Even when these crimes are spotted and reported by concerned citizens, the criminals' spells can remain very powerful. Some seniors suffering from depression, early-stage Alzheimer's or other age-related conditions may continue to believe the scammers are concerned friends who are helping to repair their home, or caring sweepstakes officials who want to make sure they get their prize.

Thanks to help from organizations such as the Alzheimer's Association of Eastern North Carolina and the Memory Assessment Clinic and Eldercare Resource Center in Asheville, members of my staff have been able to better understand the age-related conditions that make some seniors particularly vulnerable to scams. This knowledge helps us as we work with law enforcement across North America to identify victims and investigate cases. It's also helped law enforcement to understand why some victims fall for scams again and again, and has made us all even more determined to pursue these criminals.

Battling Elder Fraud

North Carolina has been at the forefront of battling elder fraud criminals for some time, through aggressive prosecutions and equally aggressive public awareness efforts.

Through partnerships such as the North Carolina Senior Consumer Fraud Task Force, we're able to get the word out about the latest frauds and scams. This group of public and private agencies from across the state share e-mail alerts, which many of you may receive whenever a new scam is spotted. A list of almost 100 of these alerts is located on the Task Force's website (www.dhhs.state.nc.us/aging/fraud/alert.htm). The Task Force also sponsors several large Senior Scam Jam events in communities across the state each year to help seniors learn how to protect themselves from the latest frauds.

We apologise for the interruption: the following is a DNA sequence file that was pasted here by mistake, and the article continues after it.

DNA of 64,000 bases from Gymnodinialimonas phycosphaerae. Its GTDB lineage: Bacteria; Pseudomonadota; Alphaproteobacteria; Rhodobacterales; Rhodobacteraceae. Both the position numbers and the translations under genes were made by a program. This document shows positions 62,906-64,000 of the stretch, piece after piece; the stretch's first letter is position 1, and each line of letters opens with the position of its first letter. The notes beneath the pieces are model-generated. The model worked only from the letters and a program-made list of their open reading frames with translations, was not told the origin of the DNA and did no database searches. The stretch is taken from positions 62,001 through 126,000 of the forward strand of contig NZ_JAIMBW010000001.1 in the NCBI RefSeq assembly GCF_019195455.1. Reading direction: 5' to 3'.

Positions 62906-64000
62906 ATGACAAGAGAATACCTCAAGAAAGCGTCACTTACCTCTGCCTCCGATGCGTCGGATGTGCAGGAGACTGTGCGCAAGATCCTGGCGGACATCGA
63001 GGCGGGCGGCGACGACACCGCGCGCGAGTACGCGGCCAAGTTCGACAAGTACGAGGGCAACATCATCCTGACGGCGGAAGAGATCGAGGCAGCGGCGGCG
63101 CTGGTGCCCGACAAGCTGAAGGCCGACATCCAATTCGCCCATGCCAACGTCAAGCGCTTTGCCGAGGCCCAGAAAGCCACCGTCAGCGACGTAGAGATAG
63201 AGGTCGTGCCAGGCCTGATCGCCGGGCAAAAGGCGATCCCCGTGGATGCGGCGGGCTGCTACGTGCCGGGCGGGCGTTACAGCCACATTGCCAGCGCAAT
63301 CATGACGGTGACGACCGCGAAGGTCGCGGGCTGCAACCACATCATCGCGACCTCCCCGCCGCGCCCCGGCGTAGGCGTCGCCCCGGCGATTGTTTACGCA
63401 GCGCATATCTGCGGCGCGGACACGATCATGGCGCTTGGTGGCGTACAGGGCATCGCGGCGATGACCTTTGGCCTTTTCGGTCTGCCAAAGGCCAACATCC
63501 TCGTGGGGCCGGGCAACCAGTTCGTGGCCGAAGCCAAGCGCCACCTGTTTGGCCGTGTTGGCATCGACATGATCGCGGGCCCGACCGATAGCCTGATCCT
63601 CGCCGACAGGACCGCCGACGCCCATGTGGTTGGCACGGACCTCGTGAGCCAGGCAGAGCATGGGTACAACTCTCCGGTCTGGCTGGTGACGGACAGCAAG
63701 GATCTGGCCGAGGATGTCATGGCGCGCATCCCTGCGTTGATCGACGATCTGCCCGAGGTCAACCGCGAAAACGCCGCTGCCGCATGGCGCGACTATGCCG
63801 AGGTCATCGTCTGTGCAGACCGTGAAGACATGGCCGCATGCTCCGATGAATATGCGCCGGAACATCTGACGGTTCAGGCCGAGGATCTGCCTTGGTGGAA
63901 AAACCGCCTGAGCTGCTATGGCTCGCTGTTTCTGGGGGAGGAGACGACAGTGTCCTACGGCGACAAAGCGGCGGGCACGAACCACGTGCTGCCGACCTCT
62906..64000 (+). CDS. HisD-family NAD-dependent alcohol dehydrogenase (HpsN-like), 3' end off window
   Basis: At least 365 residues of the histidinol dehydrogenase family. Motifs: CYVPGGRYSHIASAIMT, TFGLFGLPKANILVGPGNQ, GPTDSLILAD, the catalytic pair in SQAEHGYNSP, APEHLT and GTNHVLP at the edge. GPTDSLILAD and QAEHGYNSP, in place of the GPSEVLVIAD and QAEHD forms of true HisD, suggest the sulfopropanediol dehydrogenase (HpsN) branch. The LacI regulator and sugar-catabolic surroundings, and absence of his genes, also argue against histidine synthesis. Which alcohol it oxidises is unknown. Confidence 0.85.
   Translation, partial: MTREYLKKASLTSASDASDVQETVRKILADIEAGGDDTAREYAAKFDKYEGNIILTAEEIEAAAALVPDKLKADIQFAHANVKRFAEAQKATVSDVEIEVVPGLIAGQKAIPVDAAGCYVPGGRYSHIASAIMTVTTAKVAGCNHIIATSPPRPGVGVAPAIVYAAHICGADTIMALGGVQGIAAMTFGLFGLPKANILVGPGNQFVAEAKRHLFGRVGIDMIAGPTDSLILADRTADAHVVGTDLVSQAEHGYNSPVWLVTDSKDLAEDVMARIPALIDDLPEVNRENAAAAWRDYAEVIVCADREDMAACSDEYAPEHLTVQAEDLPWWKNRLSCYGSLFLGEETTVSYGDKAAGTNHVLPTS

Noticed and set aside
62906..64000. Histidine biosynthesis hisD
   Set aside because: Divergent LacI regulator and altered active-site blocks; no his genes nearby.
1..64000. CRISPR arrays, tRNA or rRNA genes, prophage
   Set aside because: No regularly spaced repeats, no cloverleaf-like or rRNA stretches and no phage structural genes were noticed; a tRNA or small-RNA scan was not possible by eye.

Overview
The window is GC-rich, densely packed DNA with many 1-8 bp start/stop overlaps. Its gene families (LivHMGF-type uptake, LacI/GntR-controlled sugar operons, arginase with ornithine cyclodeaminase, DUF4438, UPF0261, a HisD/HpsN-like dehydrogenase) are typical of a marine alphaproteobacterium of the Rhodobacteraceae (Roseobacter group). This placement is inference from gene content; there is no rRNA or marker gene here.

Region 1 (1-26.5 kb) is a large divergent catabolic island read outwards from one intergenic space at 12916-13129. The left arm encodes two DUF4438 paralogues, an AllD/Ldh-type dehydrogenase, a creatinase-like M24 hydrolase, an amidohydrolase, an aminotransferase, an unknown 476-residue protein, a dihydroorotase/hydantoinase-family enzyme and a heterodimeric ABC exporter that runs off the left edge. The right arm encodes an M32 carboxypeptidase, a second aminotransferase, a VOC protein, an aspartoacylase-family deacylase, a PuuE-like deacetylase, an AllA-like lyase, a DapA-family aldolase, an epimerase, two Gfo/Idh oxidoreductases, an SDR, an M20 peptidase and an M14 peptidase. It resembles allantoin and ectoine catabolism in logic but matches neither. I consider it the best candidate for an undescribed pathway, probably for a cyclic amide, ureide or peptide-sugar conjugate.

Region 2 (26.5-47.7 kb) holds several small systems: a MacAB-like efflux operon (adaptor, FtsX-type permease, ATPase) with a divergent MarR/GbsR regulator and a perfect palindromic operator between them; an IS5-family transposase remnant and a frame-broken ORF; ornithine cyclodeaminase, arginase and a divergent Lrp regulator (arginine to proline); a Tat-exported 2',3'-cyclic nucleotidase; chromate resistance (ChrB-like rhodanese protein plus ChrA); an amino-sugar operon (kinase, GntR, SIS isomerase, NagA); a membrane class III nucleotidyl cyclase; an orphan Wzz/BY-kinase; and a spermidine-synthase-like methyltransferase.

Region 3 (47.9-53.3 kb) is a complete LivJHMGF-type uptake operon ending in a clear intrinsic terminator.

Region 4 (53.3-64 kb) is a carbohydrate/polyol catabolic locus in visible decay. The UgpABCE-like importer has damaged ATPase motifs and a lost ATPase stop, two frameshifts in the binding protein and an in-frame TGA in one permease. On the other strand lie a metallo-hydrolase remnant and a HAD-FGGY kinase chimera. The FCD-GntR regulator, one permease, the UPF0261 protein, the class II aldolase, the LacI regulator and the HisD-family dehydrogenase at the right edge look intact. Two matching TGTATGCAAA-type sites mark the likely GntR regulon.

We're also attacking the foreign-based scam artists, who do so much damage, by cutting them off from the tools that make their crimes possible: the U.S.-based list brokers who sell the names of elderly sweepstakes participants, the legitimate wire transfer businesses through which the scammers get their victims to wire funds, and legitimate U.S. banks and payment processing services whom the scammers use to debit victims' bank accounts.

Earlier initiatives involving the credit card industry and overnight courier services have caused scammers to avoid using those businesses to commit their crimes against seniors.

Help Us Win the Battle

My office is fighting these criminals every step of the way, but we need your help. As our over-seventy population grows larger, the fraud industry that targets them grows more organized and sophisticated.

The scammers understand well the phenomenon of age-related cognitive decline and how they can turn it into a gold mine. Just as the scammers network to find victims, we need to continue to build our network to spot and report these scams, to interrupt them, to investigate and prosecute them.

You can help us by calling my Consumer Protection office at 1-(877)-5-NO-SCAM to report scams that may be targeting your loved ones. You can also contact us to learn about steps you can take to keep the scammers from tarnishing seniors' golden years.